Key Points:

Fifteen-year-olds would no longer be able to quit school early, under a bill tabled in Parliament yesterday.

A Ministry of Education crackdown on the exemptions already saw the number of students who got official permission not to go to school more than halve between 2006 and last year, when 1930 15-year-olds got approval.

But principals said while leaving school was a last resort, it had been the best answer for "special cases" not suited to being kept in class.

"It's not as if schools have just willy-nilly said `bang, you've got to 15 and a half, you can go and get an exemption, goodbye'," said Secondary Principals Association president Peter Gall.

At times, students kept in school under the crackdown were on the roll but did not turn up.

Mr Gall said schools would need more resources and support to assist the students if the change went ahead.

"We can change the rules all day but that's not going to change the impact of the things that are happening in those young people's lives."

Education Minister Chris Carter said mechanisms were in place to pick up if students were not turning up and promised more were on the way.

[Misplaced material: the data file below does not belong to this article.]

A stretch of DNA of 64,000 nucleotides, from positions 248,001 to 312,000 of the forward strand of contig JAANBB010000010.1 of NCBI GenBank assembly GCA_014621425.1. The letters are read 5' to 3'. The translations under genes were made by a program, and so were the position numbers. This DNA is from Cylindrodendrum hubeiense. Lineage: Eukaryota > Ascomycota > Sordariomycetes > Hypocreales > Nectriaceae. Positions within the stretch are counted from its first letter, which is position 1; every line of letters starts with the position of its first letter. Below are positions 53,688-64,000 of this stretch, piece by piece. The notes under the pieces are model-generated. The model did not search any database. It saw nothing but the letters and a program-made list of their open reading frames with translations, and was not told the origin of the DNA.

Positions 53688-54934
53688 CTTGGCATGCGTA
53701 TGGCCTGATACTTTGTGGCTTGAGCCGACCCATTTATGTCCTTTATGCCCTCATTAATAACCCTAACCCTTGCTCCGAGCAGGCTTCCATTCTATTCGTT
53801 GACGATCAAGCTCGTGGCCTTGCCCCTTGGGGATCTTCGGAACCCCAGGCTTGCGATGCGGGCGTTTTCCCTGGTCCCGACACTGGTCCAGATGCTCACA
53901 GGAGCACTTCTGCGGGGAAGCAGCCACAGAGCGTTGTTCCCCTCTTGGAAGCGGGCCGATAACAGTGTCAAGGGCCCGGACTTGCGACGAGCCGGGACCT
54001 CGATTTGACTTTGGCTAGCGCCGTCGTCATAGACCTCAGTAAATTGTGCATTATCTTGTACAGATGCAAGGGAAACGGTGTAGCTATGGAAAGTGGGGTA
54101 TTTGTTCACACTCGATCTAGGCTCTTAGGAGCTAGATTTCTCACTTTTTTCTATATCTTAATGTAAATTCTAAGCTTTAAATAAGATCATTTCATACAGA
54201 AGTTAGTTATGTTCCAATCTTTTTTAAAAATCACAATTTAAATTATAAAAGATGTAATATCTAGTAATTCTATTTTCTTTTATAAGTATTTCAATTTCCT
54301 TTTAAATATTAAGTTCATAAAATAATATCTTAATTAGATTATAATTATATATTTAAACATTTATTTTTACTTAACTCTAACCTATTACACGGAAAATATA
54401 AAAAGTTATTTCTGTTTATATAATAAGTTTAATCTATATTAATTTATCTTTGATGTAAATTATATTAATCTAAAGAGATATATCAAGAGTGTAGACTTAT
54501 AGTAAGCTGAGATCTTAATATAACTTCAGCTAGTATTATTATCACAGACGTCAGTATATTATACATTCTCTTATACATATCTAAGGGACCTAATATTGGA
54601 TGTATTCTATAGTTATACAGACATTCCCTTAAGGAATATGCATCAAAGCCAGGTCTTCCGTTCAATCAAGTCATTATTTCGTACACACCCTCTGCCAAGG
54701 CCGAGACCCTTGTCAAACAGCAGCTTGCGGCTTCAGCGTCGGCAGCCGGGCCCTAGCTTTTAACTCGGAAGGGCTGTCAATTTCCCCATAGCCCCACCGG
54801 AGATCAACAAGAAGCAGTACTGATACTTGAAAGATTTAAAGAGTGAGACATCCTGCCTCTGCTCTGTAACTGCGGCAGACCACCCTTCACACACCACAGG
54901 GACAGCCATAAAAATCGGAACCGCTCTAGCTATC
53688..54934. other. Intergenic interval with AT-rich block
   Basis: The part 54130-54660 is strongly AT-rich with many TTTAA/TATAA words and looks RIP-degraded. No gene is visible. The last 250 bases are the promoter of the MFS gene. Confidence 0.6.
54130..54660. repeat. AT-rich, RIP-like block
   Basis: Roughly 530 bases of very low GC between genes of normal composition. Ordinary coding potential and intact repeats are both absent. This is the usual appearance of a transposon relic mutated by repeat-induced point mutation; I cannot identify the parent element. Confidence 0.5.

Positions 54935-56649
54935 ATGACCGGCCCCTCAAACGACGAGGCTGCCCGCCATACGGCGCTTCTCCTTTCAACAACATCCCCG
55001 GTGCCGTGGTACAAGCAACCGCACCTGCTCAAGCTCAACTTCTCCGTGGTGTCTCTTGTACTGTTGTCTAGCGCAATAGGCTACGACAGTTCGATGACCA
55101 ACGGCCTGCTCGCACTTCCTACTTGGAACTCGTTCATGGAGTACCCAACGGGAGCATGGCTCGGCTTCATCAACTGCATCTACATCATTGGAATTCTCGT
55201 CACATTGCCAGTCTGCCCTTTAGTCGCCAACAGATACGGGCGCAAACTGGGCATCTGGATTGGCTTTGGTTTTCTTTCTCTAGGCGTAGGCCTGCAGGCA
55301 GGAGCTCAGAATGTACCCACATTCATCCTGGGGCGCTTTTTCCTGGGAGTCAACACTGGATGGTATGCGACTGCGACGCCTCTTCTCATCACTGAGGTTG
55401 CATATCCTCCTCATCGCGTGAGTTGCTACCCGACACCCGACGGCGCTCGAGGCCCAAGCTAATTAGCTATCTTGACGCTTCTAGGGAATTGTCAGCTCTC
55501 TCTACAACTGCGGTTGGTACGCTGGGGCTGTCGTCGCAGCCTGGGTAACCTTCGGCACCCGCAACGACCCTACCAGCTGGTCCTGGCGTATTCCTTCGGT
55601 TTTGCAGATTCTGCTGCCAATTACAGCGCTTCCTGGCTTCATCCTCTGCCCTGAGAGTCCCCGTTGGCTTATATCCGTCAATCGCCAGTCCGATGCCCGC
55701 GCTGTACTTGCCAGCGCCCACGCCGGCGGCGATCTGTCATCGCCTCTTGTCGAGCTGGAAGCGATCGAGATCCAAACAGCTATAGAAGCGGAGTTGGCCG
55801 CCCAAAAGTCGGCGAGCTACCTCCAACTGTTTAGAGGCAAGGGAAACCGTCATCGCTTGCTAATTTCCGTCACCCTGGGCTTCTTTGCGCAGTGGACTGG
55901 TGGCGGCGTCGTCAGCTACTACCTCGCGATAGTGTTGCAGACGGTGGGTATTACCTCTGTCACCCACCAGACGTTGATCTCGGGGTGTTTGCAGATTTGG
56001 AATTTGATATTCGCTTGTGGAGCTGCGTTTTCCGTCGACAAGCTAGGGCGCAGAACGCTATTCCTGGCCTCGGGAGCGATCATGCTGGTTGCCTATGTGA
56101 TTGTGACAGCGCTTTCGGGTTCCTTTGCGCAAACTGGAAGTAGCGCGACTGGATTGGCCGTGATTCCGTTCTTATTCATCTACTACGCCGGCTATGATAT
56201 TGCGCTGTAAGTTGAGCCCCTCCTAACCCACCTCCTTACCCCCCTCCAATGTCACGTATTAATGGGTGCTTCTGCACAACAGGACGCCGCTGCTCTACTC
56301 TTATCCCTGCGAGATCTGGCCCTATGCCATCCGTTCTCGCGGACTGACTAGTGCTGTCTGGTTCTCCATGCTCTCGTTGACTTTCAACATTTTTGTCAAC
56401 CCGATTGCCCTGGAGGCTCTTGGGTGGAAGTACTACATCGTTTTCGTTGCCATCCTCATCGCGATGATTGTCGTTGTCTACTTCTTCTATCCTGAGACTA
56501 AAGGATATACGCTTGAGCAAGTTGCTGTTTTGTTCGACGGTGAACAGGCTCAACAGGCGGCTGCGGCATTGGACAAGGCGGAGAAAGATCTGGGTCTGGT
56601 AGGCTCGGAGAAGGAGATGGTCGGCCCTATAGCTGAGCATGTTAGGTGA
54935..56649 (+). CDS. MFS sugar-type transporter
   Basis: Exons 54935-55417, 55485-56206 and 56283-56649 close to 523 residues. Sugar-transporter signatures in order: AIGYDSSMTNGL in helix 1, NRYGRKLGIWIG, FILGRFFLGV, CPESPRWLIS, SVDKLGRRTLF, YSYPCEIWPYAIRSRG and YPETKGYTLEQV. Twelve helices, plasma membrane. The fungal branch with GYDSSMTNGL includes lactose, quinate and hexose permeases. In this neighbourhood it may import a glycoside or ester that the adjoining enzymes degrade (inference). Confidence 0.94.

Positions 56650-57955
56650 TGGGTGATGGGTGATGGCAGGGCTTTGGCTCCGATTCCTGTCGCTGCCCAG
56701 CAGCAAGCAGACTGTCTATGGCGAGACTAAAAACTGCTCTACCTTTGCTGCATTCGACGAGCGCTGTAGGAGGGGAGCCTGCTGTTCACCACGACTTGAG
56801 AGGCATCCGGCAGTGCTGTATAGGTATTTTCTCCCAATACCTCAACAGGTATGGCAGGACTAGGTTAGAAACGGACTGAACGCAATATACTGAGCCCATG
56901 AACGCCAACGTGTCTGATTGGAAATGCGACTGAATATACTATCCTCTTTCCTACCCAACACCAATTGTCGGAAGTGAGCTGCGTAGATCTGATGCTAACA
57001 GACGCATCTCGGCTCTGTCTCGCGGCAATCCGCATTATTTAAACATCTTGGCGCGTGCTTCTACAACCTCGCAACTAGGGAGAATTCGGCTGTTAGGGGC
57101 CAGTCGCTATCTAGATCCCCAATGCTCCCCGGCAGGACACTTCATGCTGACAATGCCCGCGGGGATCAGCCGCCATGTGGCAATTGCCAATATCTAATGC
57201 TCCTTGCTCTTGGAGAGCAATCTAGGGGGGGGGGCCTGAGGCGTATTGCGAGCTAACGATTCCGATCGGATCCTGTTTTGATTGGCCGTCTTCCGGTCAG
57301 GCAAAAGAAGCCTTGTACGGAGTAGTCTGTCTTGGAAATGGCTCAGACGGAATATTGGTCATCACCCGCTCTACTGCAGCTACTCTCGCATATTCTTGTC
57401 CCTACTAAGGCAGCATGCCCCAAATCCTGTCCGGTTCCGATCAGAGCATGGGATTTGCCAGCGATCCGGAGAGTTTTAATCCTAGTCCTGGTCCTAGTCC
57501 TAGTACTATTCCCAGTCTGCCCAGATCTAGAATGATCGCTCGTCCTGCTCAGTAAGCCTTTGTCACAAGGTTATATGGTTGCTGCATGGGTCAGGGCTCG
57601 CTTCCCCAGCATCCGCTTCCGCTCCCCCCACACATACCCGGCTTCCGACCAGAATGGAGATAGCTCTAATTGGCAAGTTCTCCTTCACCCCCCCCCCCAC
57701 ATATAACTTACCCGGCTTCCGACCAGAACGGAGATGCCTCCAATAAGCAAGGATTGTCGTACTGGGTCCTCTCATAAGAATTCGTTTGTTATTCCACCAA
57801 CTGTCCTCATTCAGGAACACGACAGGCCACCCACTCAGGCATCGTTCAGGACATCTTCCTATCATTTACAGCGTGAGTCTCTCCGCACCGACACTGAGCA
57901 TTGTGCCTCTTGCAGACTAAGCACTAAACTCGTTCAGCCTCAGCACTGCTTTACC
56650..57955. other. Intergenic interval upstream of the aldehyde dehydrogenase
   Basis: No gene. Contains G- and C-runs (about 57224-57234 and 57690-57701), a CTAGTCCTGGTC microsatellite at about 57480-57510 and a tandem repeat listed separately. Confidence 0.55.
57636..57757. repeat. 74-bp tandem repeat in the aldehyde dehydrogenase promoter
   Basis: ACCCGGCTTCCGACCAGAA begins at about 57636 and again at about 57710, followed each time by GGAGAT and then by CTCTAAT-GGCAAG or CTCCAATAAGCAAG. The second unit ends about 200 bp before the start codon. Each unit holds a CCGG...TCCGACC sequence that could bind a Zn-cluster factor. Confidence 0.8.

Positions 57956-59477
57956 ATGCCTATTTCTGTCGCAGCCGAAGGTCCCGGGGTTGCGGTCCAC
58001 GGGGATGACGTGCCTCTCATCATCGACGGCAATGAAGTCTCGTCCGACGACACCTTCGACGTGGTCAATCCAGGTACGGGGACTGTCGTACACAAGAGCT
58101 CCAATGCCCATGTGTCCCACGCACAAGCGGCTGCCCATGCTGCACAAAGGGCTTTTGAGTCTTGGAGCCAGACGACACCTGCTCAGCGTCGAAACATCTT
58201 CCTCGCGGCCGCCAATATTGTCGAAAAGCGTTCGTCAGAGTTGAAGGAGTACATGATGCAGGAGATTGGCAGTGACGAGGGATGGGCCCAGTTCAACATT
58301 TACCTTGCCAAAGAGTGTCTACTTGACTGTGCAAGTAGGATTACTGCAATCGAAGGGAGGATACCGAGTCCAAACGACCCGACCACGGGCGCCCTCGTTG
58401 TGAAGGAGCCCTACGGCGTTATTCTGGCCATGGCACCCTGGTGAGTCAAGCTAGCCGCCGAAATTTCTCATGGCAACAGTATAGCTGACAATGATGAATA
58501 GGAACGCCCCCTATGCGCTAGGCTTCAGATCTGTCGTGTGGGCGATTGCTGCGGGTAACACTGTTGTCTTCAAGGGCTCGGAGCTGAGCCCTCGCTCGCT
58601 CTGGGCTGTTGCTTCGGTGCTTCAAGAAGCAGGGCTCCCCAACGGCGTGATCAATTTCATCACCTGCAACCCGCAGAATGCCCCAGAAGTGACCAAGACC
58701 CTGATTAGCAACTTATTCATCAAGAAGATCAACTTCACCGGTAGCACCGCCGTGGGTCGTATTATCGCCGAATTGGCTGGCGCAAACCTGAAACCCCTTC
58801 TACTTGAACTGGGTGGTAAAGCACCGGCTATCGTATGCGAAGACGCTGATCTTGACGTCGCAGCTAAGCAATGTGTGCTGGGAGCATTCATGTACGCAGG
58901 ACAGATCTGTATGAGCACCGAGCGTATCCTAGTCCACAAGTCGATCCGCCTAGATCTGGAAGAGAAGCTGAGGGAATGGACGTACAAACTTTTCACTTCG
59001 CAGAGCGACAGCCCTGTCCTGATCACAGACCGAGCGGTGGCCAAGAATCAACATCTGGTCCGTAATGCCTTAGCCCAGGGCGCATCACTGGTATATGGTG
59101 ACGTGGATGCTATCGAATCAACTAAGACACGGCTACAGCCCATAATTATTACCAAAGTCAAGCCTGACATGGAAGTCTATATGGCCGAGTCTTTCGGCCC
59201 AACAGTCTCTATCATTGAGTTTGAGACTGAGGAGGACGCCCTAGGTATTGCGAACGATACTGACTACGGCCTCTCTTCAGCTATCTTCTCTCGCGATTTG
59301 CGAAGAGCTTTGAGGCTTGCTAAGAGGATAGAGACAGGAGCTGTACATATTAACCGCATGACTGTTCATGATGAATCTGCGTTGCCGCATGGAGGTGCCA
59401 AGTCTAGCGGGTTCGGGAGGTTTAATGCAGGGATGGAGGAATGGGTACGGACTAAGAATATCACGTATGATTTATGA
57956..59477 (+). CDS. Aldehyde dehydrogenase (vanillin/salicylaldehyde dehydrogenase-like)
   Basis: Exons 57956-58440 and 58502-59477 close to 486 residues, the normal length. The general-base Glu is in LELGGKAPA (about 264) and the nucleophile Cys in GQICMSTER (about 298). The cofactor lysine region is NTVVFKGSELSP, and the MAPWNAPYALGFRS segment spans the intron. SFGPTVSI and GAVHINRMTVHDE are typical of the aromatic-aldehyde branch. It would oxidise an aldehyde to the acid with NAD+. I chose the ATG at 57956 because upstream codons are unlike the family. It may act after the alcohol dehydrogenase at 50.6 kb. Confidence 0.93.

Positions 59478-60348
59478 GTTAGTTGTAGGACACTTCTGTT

He said the Government wanted to keep New Zealanders in formal education or training until 18 years old under a plan known as Schools Plus.

Removing early-leaving exemptions was a step in the wider plan and further details were due to be made public by the Prime Minister Helen Clark within the next month.

"The problem is that these kids are somewhere and if they're not at school, if they're not in alternative education and they're not in some sort of supported environment, they are on the streets _ and that's the last thing we want," said Mr Carter.

Last year, the rate of boys getting early leaving exemptions was twice that of girls.

Of all 15-year-olds to get permission to leave school last year, 76 per cent went to a training provider course, 18 per cent went into full-time employment and the rest went to a polytechnic, university or elsewhere.

The Education Amendment Bill proposed police vetting of all people with unsupervised access to children while schools and preschools were open.

It outlined an information matching programme to identify teachers in class without a practising certificate or authorisation. The bill offered measures to clarify roles of boards of trustees and increase the flexibility of when board elections were held. It included amendments to deter people from committing offences relating to student loans and allowances.